On April 4, 2017, the Seventh Circuit, sitting en banc, held in Hively v. Ivy Tech Community College of Indiana that Title VII of the Civil Rights Act of 1964 prohibits discrimination on the basis of sexual orientation. In an 8-3 ruling, the court held that a teacher at a community college could move forward with her suit in a federal district court claiming she was denied advancement because she is a lesbian. With this ruling, the Seventh Circuit becomes the first federal appellate court in the country to determine that sexual orientation is protected under Title VII.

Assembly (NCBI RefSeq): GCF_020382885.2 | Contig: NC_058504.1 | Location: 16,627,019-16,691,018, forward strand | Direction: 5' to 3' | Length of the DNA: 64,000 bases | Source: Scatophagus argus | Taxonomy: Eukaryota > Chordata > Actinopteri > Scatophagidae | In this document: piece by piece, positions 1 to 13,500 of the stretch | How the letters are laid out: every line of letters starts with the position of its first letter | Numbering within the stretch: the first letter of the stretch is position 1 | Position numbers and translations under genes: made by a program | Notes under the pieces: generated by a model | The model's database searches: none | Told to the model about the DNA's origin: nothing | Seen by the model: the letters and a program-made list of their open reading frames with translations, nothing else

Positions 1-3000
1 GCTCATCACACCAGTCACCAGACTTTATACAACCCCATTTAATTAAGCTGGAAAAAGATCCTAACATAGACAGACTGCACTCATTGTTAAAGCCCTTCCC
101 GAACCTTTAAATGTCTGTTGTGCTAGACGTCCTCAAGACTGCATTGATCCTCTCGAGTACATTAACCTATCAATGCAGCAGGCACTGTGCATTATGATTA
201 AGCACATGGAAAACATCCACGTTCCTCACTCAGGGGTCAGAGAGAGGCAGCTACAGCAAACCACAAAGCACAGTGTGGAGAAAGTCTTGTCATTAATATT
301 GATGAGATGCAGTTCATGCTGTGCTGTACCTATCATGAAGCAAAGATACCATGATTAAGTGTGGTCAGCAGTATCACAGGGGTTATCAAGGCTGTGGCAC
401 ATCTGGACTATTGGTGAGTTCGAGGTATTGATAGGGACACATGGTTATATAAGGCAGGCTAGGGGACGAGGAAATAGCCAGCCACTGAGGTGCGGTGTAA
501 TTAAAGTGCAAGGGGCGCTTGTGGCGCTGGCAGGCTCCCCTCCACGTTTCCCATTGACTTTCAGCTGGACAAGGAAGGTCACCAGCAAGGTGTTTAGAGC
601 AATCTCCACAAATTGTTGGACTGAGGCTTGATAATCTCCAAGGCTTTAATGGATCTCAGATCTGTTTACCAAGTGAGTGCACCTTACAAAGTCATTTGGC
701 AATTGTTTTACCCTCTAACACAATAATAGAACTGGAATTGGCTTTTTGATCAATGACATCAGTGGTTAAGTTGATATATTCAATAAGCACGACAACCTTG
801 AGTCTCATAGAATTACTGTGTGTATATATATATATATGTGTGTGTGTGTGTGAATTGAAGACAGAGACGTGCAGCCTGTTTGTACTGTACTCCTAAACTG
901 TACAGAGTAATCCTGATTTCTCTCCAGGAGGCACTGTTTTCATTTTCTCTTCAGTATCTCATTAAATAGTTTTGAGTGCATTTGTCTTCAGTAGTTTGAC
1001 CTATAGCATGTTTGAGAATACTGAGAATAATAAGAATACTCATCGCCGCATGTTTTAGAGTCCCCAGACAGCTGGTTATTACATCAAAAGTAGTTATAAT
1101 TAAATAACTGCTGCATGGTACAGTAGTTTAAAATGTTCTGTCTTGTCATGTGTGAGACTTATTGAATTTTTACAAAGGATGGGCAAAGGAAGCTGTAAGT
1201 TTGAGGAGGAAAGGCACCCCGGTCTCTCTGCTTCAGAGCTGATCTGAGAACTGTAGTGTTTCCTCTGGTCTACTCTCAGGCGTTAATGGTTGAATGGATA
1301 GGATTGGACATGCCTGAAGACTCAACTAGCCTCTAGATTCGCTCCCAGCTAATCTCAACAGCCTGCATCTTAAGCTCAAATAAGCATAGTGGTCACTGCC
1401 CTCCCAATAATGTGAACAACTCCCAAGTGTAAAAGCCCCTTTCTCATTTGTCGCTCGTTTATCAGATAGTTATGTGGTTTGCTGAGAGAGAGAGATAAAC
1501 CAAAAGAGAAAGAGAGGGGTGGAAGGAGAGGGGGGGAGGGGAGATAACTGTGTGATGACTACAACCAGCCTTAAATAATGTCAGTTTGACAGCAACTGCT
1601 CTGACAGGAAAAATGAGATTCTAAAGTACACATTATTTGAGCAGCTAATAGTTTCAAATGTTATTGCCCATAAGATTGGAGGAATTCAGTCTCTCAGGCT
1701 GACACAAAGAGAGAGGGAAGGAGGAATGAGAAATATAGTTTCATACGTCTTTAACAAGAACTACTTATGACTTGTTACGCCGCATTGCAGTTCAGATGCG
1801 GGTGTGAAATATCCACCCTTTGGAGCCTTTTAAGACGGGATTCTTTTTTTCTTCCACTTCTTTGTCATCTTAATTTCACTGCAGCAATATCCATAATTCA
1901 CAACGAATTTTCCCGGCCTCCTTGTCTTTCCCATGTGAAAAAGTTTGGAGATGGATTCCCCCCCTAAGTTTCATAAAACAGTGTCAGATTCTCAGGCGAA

Although Title VII is silent with respect to sexual orientation discrimination, the Seventh Circuit concluded that sexual orientation is protected under Title VII’s prohibition against discrimination based on “sex.” The court looked to both Supreme Court precedent as well as its own common sense in determining that “it is actually impossible to discriminate on the basis of sexual orientation without discriminating on the basis of sex . . .” Below, we address key takeaways for employers relating to this ruling:
Should you have any questions about the Hively decision or need help reviewing and revising outdated policies, please contact your Kilpatrick Townsend attorney.
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